Even if most language professionals feel good about what they have achieved, they may also feel compelled now and then to take their careers a step further. However, this step further may not always be that clear, and there are several options available that go beyond translation and interpreting.

One option translators and interpreters have if they feel like taking their careers a step further is the expansion of the services they offer. Expanding the list of services you offer to clients may involve learning a new language, adding a new field of expertise and even learning additional techniques such as subtitling or desktop publishing (DTP). Of course, adding a new service, like investing in anything else, means devoting time –and usually money– to getting it ready.

More…

Risk management in translation: ProZ.com knowledge base for translators, translation companies, and others in the language industry 2

Every business type is exposed to risks influenced by numerous factors and the translation and interpretation business is no exception. Regardless of the type of activity involved, everyone either offering language services or looking for language service providers is exposed so several types of risks that should be acknowledged if a reliable and successful service provider-outsourcer relationship is desired.

With this in mind, ProZ.com has been creating content and developing new tools with the purpose of helping translators, translation companies, and others in the language industry to learn about the different risks involved in doing business online and how to prevent them.

One of these resources, and probably the most widely used by service providers when assessing risks, is the ProZ.com Blue Board. The Blue Board record is the complete, searchable database of records made up of feedback entries posted by language service providers in connection with outsourcers they have worked with. For service providers, the Blue Board record has proved to be a great tool for assessing the reliability of specific outsourcers before accepting a job offer from them. For outsourcers, being listed in the Blue Board record with a good number of positive entries from service providers represents a great marketing tool. Outsourcers with a good Blue Board record report a higher degree of trust and shortened project launch cycles among those service providers who reference the Blue Board. More information about using the Blue Board record is available here.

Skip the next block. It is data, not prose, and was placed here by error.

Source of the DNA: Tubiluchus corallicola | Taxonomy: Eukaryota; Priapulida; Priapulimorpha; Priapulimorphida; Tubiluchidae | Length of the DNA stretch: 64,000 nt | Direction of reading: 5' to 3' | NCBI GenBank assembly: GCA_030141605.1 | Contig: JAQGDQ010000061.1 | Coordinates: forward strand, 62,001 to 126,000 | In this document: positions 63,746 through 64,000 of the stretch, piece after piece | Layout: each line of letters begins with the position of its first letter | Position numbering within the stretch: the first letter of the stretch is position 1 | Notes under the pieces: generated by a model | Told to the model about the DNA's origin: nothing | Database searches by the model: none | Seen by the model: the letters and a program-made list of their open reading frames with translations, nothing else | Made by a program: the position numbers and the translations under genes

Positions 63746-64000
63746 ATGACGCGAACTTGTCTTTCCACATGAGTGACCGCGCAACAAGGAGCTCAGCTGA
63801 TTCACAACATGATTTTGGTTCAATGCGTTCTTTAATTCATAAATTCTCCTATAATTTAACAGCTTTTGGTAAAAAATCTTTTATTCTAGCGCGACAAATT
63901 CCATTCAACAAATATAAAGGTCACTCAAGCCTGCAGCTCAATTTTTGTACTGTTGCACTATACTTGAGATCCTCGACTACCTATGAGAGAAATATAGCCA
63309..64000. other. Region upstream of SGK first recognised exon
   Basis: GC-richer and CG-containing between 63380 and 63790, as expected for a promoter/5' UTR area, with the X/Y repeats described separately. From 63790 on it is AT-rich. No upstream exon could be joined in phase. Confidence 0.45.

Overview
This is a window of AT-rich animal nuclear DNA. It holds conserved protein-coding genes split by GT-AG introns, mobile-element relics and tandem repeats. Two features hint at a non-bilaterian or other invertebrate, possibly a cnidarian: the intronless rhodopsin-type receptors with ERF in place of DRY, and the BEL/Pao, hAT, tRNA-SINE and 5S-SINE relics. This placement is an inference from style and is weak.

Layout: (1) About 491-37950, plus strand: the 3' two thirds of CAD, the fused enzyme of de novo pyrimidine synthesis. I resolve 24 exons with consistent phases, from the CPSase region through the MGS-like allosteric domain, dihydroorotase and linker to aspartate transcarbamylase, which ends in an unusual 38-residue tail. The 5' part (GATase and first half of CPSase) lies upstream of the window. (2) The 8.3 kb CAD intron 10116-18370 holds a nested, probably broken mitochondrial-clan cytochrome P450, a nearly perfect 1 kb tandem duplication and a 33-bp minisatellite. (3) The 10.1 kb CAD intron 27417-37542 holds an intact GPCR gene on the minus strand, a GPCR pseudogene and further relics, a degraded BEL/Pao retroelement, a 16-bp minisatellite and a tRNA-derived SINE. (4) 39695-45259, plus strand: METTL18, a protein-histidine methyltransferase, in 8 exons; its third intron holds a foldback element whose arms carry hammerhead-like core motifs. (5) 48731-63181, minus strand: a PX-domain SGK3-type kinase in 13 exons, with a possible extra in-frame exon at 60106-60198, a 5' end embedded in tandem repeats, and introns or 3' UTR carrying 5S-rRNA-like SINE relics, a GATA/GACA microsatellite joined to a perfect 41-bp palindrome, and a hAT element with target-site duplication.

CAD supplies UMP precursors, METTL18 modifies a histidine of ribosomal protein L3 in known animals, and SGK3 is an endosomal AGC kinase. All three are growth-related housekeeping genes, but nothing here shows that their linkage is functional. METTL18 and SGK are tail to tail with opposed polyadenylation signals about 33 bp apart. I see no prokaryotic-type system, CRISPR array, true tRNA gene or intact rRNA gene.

Another great source of information in connection with business risks in translation is the ProZ.com Wiki. The ProZ.com translation industry wiki is an ever-evolving collection of articles about relevant, industry related topics, written and updated regularly by translators themselves. In this wiki, there are several articles on risk management, addressed both to language professionals and to outsourcers. Risk management-related wiki articles include the following:

For more information about the ProZ.com industry wiki, visit this page.

A recently released scam alert center is another potentially valuable resource for those seeking to manage risk when it comes to false job offers and other scams. The Translator scam alert center is an area used to provide organized, concise information regarding false job offers or requests and other scams which may be aimed at or are affecting language professionals and outsourcers. Information provided in the center is based in part on reports made by ProZ.com members through the online support system and in the ProZ.com Scams forum, and ProZ.com members have the option of subscribing to receive useful news and alerts of new scams as they are detected. The scam alert center is available here.

Finally, ProZ.com also offers its members a free webinar on “Risk management for translators and interpreters” on a monthly basis. This training session enumerates and explains risk management procedures that translators and interpreters should follow as part of their everyday professional activities. The schedule for these webinars is available here.